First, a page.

Glenn Greenwald, Ed Snowden’s amanuensis, has gone ballistic over my blog post about Snowden’s emetic New York Times op-ed. He claims, with his typical flair for understatement, that I am guilty of propagating “lies” when I wrote that, in his op-ed, Snowden lacked the courage to criticize the surveillance apparatus erected by his host, Vladimir Putin, which is far vaster and more intrusive than those that he attacks in the Western democracies. In fact, Greenwald claims that Edward Snowden is far more courageous than I am because he “sacrificed his liberty and unraveled his life in pursuit of his beliefs.”

So Snowden is supposed to be the embodiment of bravery even though — unlike, say, Daniel Ellsberg — he is not willing to face a fair trial in the United States, which, in contrast to Russia, has an independent justice system? Instead, he fled to Moscow where he lives in gilded comfort under the protection of the tyrannical Putin and his secret police.

Greenwald claims that Snowden “unraveled his life” in pursuit of The Truth, but in fact what he did was to give up an anonymous existence as a low-level drone in a dead-end government job to become a global celebrity who is feted by the likes of Glenn Greenwald and accorded space to expound his views in the pages of the world’s most prestigious newspapers. Who, a few years ago, would have cared what Ed Snowden thought? Now, it seems, far too many people do. Who says crime doesn’t pay?

Snowden, after all, isn’t exactly shivering in Siberia and surviving on black bread and swamp water. He is living a comfortable existence, presumably at the expense of the Russian government, in one of the world’s most expensive cities with ritzy restaurants, chi chi shops, and chic bars galore. He has even been joined in his luxurious exile by his girlfriend. This isn’t bravery. It’s grandstanding without paying the price — without, that is, risking a lengthy jail term for the crimes that Snowden has plainly committed.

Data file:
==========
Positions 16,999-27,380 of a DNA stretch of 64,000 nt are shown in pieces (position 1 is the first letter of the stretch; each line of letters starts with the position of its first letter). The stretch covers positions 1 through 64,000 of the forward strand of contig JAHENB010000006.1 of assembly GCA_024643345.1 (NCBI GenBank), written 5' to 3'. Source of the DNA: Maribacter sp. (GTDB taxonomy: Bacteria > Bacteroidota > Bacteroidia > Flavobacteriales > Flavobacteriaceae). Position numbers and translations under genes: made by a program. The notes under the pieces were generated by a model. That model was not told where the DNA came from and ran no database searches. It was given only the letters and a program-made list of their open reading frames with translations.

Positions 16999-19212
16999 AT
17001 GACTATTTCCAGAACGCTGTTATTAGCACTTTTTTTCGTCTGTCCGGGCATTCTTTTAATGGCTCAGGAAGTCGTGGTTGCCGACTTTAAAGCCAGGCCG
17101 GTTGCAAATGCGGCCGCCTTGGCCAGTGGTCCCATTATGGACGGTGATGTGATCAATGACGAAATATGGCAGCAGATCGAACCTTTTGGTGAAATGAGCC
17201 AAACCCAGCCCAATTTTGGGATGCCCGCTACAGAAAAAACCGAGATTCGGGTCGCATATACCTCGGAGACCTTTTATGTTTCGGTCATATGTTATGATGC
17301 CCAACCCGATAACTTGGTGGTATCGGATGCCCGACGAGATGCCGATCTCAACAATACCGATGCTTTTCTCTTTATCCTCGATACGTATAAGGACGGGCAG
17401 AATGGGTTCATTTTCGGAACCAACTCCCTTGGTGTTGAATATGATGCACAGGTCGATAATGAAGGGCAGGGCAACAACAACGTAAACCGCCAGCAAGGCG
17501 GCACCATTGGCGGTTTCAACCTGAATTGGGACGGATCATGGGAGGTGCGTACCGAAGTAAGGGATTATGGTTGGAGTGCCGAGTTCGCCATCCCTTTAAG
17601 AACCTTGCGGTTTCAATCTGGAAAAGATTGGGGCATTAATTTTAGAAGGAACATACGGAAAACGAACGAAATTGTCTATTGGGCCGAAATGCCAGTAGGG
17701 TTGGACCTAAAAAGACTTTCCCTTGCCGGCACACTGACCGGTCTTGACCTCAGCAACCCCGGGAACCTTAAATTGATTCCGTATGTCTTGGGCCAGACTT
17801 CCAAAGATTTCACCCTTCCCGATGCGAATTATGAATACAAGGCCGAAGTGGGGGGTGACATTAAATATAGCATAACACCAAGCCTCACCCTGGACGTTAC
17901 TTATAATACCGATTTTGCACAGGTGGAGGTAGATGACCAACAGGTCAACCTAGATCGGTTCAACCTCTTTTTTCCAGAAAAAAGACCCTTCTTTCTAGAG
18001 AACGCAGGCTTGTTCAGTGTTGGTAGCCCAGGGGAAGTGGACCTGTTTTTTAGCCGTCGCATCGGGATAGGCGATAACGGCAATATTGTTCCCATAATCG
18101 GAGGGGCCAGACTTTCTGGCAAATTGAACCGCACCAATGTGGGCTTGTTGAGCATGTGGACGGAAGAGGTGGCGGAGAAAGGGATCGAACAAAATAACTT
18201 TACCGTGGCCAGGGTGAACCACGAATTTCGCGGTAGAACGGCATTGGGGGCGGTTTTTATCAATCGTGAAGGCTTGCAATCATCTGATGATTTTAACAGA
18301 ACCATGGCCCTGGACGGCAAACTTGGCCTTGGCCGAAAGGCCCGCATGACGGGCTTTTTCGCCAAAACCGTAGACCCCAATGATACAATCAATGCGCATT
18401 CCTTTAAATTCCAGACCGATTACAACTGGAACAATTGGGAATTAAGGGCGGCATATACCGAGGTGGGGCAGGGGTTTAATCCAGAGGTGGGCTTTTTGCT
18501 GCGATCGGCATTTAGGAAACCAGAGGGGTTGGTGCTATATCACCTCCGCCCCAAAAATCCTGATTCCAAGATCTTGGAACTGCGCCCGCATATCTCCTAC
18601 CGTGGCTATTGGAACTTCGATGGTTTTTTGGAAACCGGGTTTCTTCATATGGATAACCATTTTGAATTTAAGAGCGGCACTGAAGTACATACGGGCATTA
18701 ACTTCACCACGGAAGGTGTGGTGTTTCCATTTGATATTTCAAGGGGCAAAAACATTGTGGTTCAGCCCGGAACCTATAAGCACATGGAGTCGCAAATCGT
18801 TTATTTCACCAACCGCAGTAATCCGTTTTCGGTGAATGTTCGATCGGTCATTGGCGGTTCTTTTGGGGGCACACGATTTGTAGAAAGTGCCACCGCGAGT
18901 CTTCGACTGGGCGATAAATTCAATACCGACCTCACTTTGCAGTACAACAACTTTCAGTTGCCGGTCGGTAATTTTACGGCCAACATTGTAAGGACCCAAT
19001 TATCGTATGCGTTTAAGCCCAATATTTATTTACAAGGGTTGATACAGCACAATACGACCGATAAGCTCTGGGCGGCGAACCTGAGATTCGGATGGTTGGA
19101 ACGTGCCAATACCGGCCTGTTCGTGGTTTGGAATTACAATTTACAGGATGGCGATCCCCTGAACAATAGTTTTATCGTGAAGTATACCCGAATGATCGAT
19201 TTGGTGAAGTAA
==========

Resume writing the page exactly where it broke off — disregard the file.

As for the substance of Snowden’s article, Greenwald is right that I missed one brief passing mention of Russia. Snowden did applaud products offering encryption from companies such as Apple. “Such structural technological changes can ensure access to basic privacies beyond borders, insulating ordinary citizens from the arbitrary passage of anti-privacy laws, such as those now descending upon Russia,” Snowden wrote.

I’m not sure what “anti-privacy laws” are or how laws “descend” — on parachutes? In the real world, laws are passed or promulgated by someone. In the West, they come from elected legislators. In Russia, from the Kremlin and Putin’s rubber stump Duma. Perhaps that’s Snowden’s gentle way of alluding (without mentioning Putin’s name) to the growing tyranny of Russia’s president, who is surveilling his citizens like crazy and crushing dissent in the best Soviet tradition. But, yes, it’s true that there was one mention of Russia—one of the world’s most egregious dictatorships — amid an article that spends the other 99% of its verbiage decrying supposed intrusions on privacy in the United States and other Western democracies. And I’m sorry I missed it. But that’s called an omission or an oversight — it’s not a “lie.”

Likewise, Greenwald makes much of the fact that Snowden published an article in the Guardian last year entitled, “Vladimir Putin must be called to account for surveillance just like Obama.” I didn’t see this article, but it’s hardly the full-throated assault on Putin that the Guardian headline-writers made it out to be. It’s all about a question Snowden was permitted to ask Putin at a carefully choreographed televised forum staged by Putin to glorify himself: “Does [your country] intercept, analyse or store millions of individuals’ communications?” Putin denied it — an obvious lie — but instead of saying so forthrightly, Snowden merely wrote that Putin’s answer was “suspiciously narrow” and “evasive.” “In fact,” he continued, “Putin’s response was remarkably similar to Barack Obama’s initial, sweeping denials of the scope of the NSA’s domestic surveillance programs, before that position was later shown to be both untrue and indefensible.”